CONFIRMATION HEARING FOR ROSLYN A. MAZER INSPECTOR GENERAL, DEPARTMENT OF HOMELAND SECURITY HOMELAND SECURITY AND GOVERNMENTAL AFFAIRS COMMITTEE
Chairman Lieberman, Ranking Member Collins, and members of the Committee, thank you for the opportunity to appear before you today to introduce Roslyn A. Mazer. I have known the Mazer family for many years, and am pleased to introduce Roslyn to you today.
I must tell you that I believe that Roslyn is the ideal nominee for the position of Inspector General of the Department of Homeland Security. I need not tell the committee the importance of this position for such a relatively new but large cabinet agency in our government. Particularly in a time of scare resources, we need an Inspector General at DHS who has a proven track record of conducting investigations, supervising audits, and rooting out waste, fraud, and abuse.
Roslyn has spent almost her entire professional life in public service, and has nearly a decade of work experience specifically in the Inspector General community.
Roslyn earned her B.A. magna cum laude from Syracuse University, where she was elected to Phi Beta Kappa. She earned her J.D. from the Columbus School of Law, Catholic University of America here in Washington, DC. She is a member of the District of Columbia Bar, and before her government services was a partner at Dickstein Shapiro.
From 1993 to 2009, Roslyn served in senior positions at the Department of Justice, including seven years in the Office of Inspector General’s Oversight and Review Division. In that capacity she led reviews of the FBI’s abuses of national security letter (NSL) authorities, leading to two reports mandated by Congress in USA PATRIOT Reauthorization Act of 2005. I must tell you that as the former Chairman of the Terrorism and Homeland Security Subcommittee of the Judiciary Committee, I found these reports to be very useful in our committee’s deliberation and briefings on the reauthorization of expiring Patriot Act authorities.
Partly due to these reports, the committee proposed new oversight provisions for the use of NSL’s by the government.
At the Justice Department she also conducted investigations of high-level misconduct by officials and employees. She also led a review team on the FBI’s implementation of the Attorney General’s guidelines. She also held several specialized positions at DOJ, including that of Associate Deputy Attorney General and the President’s Chair of the Interagency Security Classification Appeals Panel. I would also note that she received the Attorney General’s Award for Distinguished Service, the Award for Excellence by the President’s Council on Integrity and Efficiency in Government, and the DOJ Office of the Inspector General’s Award of Merit.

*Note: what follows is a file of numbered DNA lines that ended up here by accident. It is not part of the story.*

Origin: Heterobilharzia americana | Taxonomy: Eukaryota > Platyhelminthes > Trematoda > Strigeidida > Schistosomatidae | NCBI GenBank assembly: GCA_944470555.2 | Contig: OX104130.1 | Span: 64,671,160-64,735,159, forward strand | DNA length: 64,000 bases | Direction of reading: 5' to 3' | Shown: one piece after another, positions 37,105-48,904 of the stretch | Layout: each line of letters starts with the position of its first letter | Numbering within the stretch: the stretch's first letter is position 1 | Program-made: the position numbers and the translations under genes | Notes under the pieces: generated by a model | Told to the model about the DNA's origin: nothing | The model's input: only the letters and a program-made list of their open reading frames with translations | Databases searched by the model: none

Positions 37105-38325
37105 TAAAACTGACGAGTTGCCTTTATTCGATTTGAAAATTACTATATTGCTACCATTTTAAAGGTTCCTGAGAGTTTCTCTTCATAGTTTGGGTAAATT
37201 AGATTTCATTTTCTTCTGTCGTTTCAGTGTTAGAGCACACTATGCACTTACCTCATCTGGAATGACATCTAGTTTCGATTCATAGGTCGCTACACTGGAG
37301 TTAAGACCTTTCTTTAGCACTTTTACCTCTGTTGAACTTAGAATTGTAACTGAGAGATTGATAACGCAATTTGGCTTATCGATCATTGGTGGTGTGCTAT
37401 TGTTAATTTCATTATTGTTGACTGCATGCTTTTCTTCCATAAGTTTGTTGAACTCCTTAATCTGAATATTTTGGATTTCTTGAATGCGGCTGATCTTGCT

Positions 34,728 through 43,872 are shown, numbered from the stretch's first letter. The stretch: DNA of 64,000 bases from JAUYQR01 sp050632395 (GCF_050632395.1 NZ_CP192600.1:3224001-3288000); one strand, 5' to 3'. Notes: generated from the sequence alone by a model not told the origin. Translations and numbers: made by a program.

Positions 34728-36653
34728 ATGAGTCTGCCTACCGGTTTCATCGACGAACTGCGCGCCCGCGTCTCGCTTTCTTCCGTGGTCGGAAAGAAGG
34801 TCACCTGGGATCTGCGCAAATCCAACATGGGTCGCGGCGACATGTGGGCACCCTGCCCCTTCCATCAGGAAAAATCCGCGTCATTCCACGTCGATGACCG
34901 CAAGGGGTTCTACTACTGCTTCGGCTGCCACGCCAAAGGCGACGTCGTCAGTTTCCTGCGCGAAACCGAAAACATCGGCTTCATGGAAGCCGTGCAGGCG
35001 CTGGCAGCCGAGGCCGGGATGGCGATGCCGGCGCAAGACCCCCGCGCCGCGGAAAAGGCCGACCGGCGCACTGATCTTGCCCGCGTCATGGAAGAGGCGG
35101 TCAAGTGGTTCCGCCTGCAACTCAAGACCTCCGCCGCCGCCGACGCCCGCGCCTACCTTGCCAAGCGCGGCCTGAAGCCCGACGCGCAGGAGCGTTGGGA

Mr. Chairman, Roslyn already had a list of significant accomplishments before taking her current position in 2009, which is the Inspector General of the Office of the Director of National Intelligence (ODNI). Ms. Mazer serves concurrently as the chair of the Intelligence Community Inspectors General Forum, working with all Intelligence Community elements to fulfill community-wide objectives established by Congress.
Roslyn was involved in both unclassified and classified reviews of the President’s Surveillance Program (PSP), which I again found useful as a former member of the Judiciary Committee as we considered how to overhaul the Foreign Intelligence Surveillance Act (FISA) to provide for greater oversight by Congress and the Foreign Intelligence Surveillance Court (FISC).
In her current position Roslyn has been instrumental in helping the OIG prepare to transition the office to become the Inspector General for the Intelligence Community (IC), as recently required by Congress. And I will remind the committee that the ODNI is a newer agency than even than DHS, as the first Director of National Intelligence did not take office until 2005. So once again Roslyn was given an enormous challenge and opportunity, and she rose to the occasion. She has overseen efforts to better integrate the IC, use funds more wisely, improve contractor and acquisition oversight, and enhance the effectiveness of the ODNI and IC. In particular, I am pleased with Roslyn’s work to track the implementation of IG recommendation made to IC elements.
In my view, Mr. Chairman, Roslyn serves as a shining example of public service and doing what is best for your country.
In conclusion, Mr. Chairman, I want to express a little home-state pride as well. Roslyn grew up in Baltimore, Maryland, and is a proud graduate of Pimlico Junior High School. She is also a proud graduate of Western High School, which is the oldest public all-girls school in the United States, founded in 1844. Most of the Mazer family still lives in Baltimore, and I look forward to their introduction to the committee today. Let me thank the Mazer family, in particular Roslyn’s father, William Mazer, and her husband, David Holzworth, for agreeing to share in the sacrifices that public service demands, as well as the rewards it provides.
Thank you, Mr. Chairman.